In some ways Dharamsala could handle adverse reactions by the Chinese by tracing the course of events in Sino-Soviet strategic interactions and pointing to the intensive pressures that Moscow could apply in Tibet when the chips are down. The active Soviet role in India about which the Tibetans have first-hand knowledge is also not without policy relevance for Peking. A close examination of the web of relations between India, China, Tibet and the Soviet Union can help the Chinese policy makers to take into account the long term factors which make the Dalai Lama’s international position very competitive.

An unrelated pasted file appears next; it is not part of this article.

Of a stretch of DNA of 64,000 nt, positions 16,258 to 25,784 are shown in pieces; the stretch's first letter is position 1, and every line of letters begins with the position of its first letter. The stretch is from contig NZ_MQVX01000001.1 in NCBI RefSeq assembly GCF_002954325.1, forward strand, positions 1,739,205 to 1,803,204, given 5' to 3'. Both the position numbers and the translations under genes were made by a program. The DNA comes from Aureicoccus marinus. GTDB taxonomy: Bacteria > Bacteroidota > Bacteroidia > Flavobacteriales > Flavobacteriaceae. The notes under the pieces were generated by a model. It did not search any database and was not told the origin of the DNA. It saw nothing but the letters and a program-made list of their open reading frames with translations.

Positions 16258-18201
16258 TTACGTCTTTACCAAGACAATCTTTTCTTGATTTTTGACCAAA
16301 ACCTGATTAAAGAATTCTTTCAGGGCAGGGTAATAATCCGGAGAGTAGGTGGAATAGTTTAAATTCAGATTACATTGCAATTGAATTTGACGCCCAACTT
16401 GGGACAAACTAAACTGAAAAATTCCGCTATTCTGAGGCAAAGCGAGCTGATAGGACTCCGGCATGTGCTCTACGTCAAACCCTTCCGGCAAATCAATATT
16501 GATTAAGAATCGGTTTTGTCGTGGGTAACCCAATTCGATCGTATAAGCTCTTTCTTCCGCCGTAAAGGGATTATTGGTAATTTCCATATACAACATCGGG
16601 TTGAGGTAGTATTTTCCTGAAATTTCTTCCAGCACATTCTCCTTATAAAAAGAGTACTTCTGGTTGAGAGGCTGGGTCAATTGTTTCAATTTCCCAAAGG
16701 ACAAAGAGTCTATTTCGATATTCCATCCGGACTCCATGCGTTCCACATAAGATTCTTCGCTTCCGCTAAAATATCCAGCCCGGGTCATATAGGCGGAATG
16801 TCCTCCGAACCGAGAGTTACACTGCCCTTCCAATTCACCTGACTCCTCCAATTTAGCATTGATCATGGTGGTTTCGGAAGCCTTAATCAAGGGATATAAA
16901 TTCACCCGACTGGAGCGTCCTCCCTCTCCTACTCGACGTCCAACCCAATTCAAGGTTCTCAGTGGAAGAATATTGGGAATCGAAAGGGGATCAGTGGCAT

Dharamsala should be looking at what is happening in Poland in the context of the unilateral moves made by the Vatican. Friendly conversations with the Chinese leaders cannot harm the cause of the Tibetans provided the Dalai Lama focuses on the holistic understanding of the Communist crisis in Tibet. He must ask Peking in no uncertain terms to restore interpersonal relations among Tibetans. He must also refuse to close the Tibet Chapter and set the final seal on the Chinese armed intervention in Tibet. Like in the case of the Pope, the influence of a single personality in Dharamsala is a symbol of the rights and dignities of not only the Tibetans but of millions in Asia and in the world. What the Dalai Lama says in Lhasa should not be a culture-bound activity; it should amplify for the mass media the same universal message which the Dalai Lama should continue to give from Dharamsala.